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 Forum index » Advanced Topics » Cutting edge
using SFS with full installs
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mikeb


Joined: 23 Nov 2006
Posts: 9022

PostPosted: Sat 21 Dec 2013, 12:34    Post subject:  using SFS with full installs  

After recently being introduced by amigo to a method of running an application in a layered fashion without touching the base file system my mind wandered into potential uses.

One then popped in and that was as a way of using sfs files with a full install which is a common request and usually involves extracting, or find a pet , or elaborate methods of linking, or other such methods.

Amigo's chrooted system seems to fit the bill nicely and a quick test in a virtual machine looks promising...I used an Xchat sfs and it ran normally.

Basic overview...
make folders... 'union', 'write' and 'app' somewhere.
mount the sfs to app.
make a fuse unionfs to 'union' using 'write', 'app' and '/'
fakechroot or chroot union /path/to/app
done.
In effect a unionfs is made using the full install as the bottom read only layer, the mounted sfs is next and a read/write layer on top.

It seems simple , does not care where the layers are located which is handy if confusing to me, and indeed solves a problem.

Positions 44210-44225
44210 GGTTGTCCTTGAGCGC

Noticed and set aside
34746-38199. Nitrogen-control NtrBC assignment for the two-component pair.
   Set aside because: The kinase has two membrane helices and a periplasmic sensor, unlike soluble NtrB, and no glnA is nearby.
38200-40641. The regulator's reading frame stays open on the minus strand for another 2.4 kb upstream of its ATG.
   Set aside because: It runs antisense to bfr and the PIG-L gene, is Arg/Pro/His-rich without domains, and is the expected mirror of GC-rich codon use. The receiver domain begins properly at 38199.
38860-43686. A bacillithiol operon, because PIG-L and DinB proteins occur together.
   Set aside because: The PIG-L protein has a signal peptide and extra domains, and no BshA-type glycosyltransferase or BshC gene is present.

Don't expect replies...just posting for posterity and to keep notes.

mike
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sunburnt


Joined: 08 Jun 2005
Posts: 5043
Location: Arizona, U.S.A.

PostPosted: Sat 21 Dec 2013, 13:32    Post subject:  

Mike; I think the newer Puppies will union an SFS file over a Full install.

Back in the early days I wondered why this didn`t work. Probably unionfs...
But I use Frugal installs so this wasn`t a priority.
Thinking about it, what`s the difference between unioning a mounted SFS file or /.?
In both cases you union on another dir. and chroot into it.
.
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mikeb


Joined: 23 Nov 2006
Posts: 9022

PostPosted: Sat 21 Dec 2013, 13:45    Post subject:  

Quote:
Mike; I think the newer Puppies will union an SFS file over a Full install.

hmm maybe so...but I failed with aufs a while ago. Would be nice to know one way or the other though seems odd if the question still gets asked.

What I could do was union to a folder of a full install ..eg /usr..